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Fuel prices to take the spring out of your step


For September, motorists could find themselves paying between R24.00 and R24.48 per litre of petrol, while wholesale diesel prices may jump to between R23.06 and R23.28 per litre.

CEF’s fuel price data for the last day of August indicates a substantial under-recovery of between R1.59 and R1.65 per litre for petrol, while diesel saw an even larger under-recovery of between R2.76 and R2.84 per litre.



Although such data fluctuates throughout the month, the anticipated change in the basic fuel price becomes more of a reality closer to the first Wednesday of the new month when the Department of Mineral Resources and Energy announces the revised prices.

Source: Central Energy Fund petrol price data









Upward pressure on fuel price



Movements in international oil prices play a significant role in steering the local fuel price. This month, oil prices have fluctuated between various extremes of under-recovery.

The latest data from the CEF shows that oil prices accounted for between R1.32 and R1.35 per litre of the under-recovery in petrol prices and R2.44 and R2.53 of that in diesel.

Read: Oil rises after industry report points to massive inventory draw

In a note issued earlier this week, FNB senior economist Koketso Mano confirmed that fuel price hikes are likely next week as August brought a weaker rand and higher oil prices.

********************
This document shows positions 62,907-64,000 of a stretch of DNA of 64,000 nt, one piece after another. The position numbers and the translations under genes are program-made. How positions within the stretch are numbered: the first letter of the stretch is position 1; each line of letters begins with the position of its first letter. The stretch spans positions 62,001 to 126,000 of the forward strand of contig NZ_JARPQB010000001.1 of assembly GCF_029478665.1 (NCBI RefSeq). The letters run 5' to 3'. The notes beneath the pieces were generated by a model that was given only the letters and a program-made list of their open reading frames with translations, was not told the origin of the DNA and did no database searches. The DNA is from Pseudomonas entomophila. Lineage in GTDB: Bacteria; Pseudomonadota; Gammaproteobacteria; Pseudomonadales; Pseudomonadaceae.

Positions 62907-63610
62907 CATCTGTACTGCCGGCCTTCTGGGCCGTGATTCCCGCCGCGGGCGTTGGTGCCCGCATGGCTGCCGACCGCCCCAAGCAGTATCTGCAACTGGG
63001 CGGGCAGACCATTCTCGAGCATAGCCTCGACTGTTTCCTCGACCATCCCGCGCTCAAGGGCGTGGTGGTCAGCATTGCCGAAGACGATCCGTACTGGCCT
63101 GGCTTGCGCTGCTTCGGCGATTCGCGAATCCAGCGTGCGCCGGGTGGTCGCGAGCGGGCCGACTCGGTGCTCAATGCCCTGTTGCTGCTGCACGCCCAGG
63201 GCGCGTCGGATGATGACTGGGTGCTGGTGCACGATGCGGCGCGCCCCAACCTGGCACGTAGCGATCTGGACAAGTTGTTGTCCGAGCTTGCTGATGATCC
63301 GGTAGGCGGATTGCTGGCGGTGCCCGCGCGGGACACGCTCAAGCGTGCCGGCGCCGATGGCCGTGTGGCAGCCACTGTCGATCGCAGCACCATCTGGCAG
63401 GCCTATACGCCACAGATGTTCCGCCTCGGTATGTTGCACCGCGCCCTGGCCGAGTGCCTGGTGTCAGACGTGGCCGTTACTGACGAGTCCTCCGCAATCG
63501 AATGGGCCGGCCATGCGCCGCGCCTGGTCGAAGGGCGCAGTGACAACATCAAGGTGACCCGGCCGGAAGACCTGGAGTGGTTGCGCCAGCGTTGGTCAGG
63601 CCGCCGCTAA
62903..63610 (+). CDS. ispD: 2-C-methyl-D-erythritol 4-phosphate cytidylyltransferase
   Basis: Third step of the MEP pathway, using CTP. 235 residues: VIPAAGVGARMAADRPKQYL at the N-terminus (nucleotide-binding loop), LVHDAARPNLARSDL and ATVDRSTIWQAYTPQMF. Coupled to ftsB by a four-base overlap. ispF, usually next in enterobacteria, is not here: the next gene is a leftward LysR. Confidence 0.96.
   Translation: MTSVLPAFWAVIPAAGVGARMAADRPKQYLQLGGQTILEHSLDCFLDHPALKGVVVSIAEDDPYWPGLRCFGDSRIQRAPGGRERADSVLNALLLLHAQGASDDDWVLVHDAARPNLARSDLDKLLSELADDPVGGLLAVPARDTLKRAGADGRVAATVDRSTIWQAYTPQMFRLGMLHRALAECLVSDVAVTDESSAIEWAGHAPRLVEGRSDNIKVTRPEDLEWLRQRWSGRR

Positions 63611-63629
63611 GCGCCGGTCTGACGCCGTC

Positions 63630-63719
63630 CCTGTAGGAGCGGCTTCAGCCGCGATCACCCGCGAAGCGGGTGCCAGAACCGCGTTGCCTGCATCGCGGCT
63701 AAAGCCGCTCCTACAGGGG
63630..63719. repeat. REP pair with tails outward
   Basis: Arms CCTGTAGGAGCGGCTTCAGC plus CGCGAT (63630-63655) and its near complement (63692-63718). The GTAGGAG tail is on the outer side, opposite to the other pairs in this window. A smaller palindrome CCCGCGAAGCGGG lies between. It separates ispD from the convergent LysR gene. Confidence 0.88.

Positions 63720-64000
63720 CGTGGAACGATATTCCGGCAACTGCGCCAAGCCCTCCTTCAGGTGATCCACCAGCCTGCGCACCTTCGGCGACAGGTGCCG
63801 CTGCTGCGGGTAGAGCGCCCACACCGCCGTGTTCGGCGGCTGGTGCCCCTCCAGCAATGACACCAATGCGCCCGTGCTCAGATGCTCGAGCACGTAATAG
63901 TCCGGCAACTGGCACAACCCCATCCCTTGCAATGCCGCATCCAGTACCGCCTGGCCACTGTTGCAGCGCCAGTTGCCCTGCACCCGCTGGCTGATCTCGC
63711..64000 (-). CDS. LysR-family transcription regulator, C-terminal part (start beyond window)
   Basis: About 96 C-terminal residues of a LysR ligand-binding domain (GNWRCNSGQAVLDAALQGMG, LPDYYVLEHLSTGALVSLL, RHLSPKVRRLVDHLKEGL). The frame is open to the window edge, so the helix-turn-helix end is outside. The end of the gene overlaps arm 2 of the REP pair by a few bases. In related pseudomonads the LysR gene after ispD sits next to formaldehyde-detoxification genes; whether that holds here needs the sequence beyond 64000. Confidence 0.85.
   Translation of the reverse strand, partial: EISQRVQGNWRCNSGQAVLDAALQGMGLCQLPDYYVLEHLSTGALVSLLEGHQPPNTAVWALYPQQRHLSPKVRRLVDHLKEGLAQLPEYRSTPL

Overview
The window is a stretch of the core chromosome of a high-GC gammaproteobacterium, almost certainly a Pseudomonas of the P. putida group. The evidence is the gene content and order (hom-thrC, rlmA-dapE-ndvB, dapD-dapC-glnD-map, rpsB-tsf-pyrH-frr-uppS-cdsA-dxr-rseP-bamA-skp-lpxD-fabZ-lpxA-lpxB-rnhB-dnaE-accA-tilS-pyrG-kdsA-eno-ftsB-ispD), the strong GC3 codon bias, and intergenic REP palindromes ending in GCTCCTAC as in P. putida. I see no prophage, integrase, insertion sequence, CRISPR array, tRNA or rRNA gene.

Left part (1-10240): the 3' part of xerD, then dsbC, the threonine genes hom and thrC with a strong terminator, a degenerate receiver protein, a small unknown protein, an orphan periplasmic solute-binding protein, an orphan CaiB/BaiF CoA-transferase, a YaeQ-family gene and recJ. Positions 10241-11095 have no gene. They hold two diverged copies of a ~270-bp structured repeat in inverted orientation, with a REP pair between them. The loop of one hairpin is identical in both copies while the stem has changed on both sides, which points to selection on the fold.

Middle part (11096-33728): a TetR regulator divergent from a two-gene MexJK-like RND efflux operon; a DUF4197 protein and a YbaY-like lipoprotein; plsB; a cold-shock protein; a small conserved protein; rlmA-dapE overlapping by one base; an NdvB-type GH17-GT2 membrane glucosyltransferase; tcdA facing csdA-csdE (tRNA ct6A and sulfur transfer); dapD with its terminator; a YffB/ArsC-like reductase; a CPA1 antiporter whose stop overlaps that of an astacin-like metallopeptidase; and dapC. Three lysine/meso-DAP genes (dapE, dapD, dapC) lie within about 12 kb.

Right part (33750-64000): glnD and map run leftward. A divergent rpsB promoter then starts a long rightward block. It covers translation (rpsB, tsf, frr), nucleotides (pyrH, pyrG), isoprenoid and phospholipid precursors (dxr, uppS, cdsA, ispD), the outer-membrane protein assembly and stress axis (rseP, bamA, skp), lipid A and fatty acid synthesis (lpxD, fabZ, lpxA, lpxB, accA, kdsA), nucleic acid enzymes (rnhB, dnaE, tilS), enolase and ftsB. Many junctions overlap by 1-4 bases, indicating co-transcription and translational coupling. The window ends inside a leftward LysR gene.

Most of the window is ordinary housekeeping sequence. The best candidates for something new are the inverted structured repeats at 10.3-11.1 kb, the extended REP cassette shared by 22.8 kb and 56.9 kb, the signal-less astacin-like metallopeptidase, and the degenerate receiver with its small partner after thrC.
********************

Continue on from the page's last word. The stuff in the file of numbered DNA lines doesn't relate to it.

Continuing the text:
Looking at the oil markets, we regard them to remain tight, supported by the cumulative [outputs] and falling inventories, but we also think there are still demand side issues. China’s recovery remains lethargic and subject to meaningful state support; meanwhile, the Fed remains hawkish as it asserts that the fight against inflation is not over, so rates in that economy are likely to remain restricted in the near term.

Price of Brent crude over six months 

“This suggests that while tighter supply has supported prices, demand headwinds prevail, capping price increases. Also, additional supply could enter the market from producers such as Iran and Venezuela, potentially relaxing supply concerns,” Mano says.

Read: Interest rates are choking middle-class South Africans

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